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Actor Bob Nasmith in Krapp's Last Tape at Theatre Passe Muraille in Toronto.Graham Isador/The Globe and Mail

A decade ago, when asked to name my favourite play, I would say, as a matter of course, that it was a 1958 one-act by Samuel Beckett called Krapp's Last Tape. This seemed like a good answer – neither too obscure, nor too obvious, and there was something about the response that felt true to me.

I've come to believe it was a foolish thing to ever answer a question like that, though. By declaring Krapp's Last Tape my favourite, I had raised my own expectations for future productions too high – and put too much pressure on a mere 50 minutes in the theatre. I started to hide from the show, fearing embarrassment or disappointment.

Each man kills the thing he loves, another Irish playwright once wrote, and I thought I had.

But something pulled me out to the independent production currently playing in the tiny back space at Theatre Passe Muraille – and I was astonished to find the tragicomedy even richer and more resonant than I remembered. A miniature masterpiece – and absolutely prescient about how the past would be ever-present in the future.

Krapp's Last Tape concerns a man who has recorded an audio diary on his reel-to-reel tape recorder every year on his birthday. On his 69th birthday, Krapp (Bob Nasmith) first listens to a recording he made when he was 39; on it, his younger self talks about listening to a tape he made in his late 20s.

"Hard to believe I was ever that young whelp," the 39-year-old Krapp says – and he and the 69-year-old Krapp laugh in unison. Is the older Krapp laughing in agreement with his younger self about his even-younger self? Or is he laughing at how his younger self thought he was no longer young?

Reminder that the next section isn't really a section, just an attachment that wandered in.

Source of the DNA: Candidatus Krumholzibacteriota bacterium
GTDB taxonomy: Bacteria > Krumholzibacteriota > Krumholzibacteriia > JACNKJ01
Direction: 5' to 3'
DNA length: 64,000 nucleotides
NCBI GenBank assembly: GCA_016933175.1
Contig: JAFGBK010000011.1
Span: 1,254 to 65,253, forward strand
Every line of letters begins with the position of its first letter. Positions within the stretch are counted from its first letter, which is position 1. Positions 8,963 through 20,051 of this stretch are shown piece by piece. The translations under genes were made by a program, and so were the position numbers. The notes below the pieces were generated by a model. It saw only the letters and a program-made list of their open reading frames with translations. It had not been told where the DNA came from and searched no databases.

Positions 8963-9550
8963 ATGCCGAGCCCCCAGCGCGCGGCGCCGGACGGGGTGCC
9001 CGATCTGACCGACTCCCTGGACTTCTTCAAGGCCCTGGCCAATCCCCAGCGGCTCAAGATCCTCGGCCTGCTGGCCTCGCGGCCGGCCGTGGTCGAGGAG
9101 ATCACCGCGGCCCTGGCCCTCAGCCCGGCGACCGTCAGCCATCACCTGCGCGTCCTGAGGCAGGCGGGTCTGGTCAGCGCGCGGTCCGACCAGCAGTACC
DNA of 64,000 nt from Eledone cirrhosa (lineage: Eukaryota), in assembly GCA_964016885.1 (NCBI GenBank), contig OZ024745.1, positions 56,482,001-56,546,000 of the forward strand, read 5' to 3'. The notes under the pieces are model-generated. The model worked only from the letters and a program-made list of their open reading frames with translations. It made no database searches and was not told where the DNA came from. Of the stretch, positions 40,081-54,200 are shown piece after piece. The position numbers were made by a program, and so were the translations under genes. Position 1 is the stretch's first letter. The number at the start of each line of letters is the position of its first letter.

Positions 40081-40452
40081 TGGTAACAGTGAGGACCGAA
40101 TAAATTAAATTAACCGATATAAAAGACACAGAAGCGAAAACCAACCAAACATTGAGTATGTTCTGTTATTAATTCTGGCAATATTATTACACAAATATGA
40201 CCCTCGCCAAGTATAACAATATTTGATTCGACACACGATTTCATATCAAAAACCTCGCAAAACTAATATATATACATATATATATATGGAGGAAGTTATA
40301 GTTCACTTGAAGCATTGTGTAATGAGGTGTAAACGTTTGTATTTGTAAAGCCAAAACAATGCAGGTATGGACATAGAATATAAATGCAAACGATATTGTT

What's important to realize is that when Beckett's play premiered at the Royal Court in London 60 years ago, this was all science fiction. Personal recording technology hadn't been around that long – and, indeed, Beckett was speculating, as he wrote in his stage directions, about "a late evening in the future."

As it turns out, Krapp both admires his younger self's confidence and bitterly resents his decisions. He listens to the man he once was recount breaking up with and then making love with an unnamed woman in a boat. Then, after popping off-stage for a drink, a vice that has contributed to the lonely life he now leads, he rewinds and listens to the passage again.

"We lay there without moving. But under us all moved, and moved us, gently, up and down, and from side to side."

The shade of regret that Krapp subjects himself to each year on his birthday is one that now colours our day-to-day lives. Social media has flattened time – and people, images, sounds and video from our past now pop up in front of us whether we want to relive them or not. Beckett dramatized the dystopian bittersweetness of how technology would affect memory long before "Facebook memories" existed.

I've seen Harold Pinter and Brian Dennehy perform the part of Krapp before, but there's something altogether more fitting about Nasmith taking it on. The two men I mentioned are large in body, and big names; Nasmith, by contrast, is a small fellow, somewhat shrunken now in his 70s, his striking face telling an extraordinary story (as Beckett's once did).

The actor is not a household name, unless your house happens to be on the stretch of Queen Street West between the Cameron House and Theatre Passe Muraille. A Vietnam War vet who was active in the Rochdale College scene in Toronto in the late 1960s, he recounted getting his first bank account and phone number in an interview he gave less than a decade ago.

Nasmith's performance is exquisite – the pathos not overplayed, the humour stinging but still funny. When he holds a peeled banana in his mouth, it is the epitome of the word "absurd." When he listens intently and then gets lost in memory, you see that boat moving gently, up and down, and from side to side.

Mac Fyfe, better known as an actor, is the director on the show – and he stays out of its way. (A lot of better-known Beckett I've seen lately has felt fiddled with in some unsatisfying way.)

I realize now that Krapp's Last Tape is also brilliantly constructed for older actors – it's a real acting challenge, but not a memorization one. Nasmith lives Krapp like no other I've seen before – and left me aching, and with a desire not to judge my younger selves and the things they said too harshly.

Krapp's Last Tape continues to Jan. 28 (

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